Stop forcing Christian beliefs in public schools

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Stop forcing Christian beliefs in public schools

Compiled: careynieuwhof.com

Compiled: careynieuwhof.com

Compiled: careynieuwhof.com

Compiled: careynieuwhof.com

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If you have taken a history class in Louisiana, you have heard the term separation of church and state more times than you can count. In May 2018, Gov. John Bel Edwards signed a bill that completely contradicted years of teaching around the state.

Although the bill hides under the guise of educating students, I see it as a subtle attempt to spread Christianity to Louisiana public school students.
Edwards’ bill requires all Louisiana public schools to display “In God We Trust” on their campuses this fall. To meet the bill’s minimum requirement, schools throughout Louisiana began hanging posters of the U.S. national motto before the semester began last week.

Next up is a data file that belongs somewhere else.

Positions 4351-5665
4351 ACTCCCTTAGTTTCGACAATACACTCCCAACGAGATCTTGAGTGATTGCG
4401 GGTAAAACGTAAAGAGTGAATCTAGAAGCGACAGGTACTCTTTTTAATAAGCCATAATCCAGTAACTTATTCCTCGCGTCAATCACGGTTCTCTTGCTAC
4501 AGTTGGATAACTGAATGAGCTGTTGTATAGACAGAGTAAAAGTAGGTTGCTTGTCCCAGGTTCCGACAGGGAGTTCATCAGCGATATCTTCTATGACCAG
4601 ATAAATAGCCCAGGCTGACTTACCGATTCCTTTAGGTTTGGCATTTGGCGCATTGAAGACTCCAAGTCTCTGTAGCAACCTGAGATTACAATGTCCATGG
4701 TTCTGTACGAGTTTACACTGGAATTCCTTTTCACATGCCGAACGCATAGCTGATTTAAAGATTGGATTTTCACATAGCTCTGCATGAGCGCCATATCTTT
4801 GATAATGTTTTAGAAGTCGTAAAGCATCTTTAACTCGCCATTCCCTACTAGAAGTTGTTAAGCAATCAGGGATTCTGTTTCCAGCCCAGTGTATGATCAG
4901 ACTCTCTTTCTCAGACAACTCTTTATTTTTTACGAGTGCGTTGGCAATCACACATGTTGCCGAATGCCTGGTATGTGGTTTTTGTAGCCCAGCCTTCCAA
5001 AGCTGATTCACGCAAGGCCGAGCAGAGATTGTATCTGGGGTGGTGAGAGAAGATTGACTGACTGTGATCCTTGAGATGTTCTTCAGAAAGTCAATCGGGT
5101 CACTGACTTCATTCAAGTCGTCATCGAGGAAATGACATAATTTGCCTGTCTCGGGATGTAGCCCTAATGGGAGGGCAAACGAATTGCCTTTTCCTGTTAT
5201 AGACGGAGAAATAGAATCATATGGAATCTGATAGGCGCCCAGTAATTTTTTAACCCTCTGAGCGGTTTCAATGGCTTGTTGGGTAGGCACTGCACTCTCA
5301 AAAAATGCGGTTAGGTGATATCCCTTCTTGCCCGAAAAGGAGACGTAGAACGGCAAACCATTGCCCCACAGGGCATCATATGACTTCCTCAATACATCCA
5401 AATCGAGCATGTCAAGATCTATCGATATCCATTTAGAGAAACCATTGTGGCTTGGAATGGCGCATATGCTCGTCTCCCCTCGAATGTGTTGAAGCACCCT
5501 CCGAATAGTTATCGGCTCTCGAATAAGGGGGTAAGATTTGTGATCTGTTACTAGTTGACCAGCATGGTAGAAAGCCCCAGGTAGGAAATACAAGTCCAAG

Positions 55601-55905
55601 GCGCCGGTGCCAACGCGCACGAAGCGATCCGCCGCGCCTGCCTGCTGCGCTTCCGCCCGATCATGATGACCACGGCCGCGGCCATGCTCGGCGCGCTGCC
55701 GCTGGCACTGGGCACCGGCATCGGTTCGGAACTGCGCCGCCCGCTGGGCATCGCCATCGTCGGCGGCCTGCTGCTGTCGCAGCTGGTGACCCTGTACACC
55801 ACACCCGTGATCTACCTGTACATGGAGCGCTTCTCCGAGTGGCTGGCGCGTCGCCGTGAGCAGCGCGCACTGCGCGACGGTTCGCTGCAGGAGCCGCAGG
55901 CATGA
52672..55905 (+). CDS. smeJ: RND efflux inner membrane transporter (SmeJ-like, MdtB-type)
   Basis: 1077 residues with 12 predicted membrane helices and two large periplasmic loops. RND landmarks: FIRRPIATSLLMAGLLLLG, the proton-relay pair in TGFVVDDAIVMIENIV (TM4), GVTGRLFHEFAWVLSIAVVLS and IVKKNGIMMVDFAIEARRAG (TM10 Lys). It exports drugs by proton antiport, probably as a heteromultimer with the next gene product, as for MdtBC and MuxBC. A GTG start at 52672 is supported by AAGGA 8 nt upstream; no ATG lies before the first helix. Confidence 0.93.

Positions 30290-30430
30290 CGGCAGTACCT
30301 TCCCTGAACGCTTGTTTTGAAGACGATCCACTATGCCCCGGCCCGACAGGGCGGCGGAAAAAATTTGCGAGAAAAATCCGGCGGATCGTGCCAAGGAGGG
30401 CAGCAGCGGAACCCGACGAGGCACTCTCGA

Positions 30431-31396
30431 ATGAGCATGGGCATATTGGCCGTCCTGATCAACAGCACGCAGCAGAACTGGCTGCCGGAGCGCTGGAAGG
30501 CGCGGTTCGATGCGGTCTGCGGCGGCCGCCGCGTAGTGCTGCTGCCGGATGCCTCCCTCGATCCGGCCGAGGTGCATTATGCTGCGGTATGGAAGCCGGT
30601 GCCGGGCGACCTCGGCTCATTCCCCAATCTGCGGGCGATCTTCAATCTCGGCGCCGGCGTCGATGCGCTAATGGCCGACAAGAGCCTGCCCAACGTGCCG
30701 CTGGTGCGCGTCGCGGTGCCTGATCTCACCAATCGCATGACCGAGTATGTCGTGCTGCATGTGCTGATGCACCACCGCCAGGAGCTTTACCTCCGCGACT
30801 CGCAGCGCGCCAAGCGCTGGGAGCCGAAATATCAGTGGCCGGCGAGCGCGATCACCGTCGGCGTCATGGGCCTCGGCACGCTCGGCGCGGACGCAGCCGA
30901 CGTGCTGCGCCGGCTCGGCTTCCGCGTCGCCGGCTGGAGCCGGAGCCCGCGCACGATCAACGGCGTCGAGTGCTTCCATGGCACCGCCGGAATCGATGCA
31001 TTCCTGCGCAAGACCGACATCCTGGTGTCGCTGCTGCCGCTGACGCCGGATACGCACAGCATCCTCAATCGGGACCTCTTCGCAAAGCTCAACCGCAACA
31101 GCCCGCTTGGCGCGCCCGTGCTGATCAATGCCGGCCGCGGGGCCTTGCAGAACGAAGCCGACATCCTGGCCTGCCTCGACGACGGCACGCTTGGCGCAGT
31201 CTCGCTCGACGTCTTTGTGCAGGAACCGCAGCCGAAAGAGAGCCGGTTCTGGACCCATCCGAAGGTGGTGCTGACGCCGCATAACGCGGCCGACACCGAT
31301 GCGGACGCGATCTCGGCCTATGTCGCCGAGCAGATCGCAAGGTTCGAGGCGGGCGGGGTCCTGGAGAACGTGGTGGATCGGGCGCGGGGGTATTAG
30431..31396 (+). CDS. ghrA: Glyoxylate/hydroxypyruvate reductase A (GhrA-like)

According to KNOE News, West Monroe High School students could see dozens of “In God We Trust” posters in each building on campus during the first day of school.
The bill also calls for these schools to begin teaching the meaning behind the U.S. national motto as if our state’s education system hasn’t already been doing so for years.

I don’t believe there is a single public school student in Louisiana who isn’t aware of the origins of the U.S. or what “In God We Trust” stands for, but neither does Louisiana’s government. Gov. Edwards’ bill is trying to bring religion back into public schools despite contradicting the separation of church and state in the process.
Louisiana is not the first state to try to wiggle its way around the separation of church and state and it won’t be the last. There are numerous Supreme Court cases involving similar situations dating as far back as 1879, according to the Bill of Rights Institute.

One of the most well-known cases is Engel v. Vitale where a New York state law in 1962 required public schools to begin each day with a prayer. The Supreme Court deemed the law unconstitutional because it violated the Establishment Clause of the First Amendment.
Louisiana’s attempt to escape the separation of church and state is a watered-down version of New York’s. Although subtle, Gov. Edwards’ bill is still a clear violation of the first amendment.
No one has yet to take Louisiana to court over Gov. Edwards’ bill but if someone did, the Supreme Court would be on their side.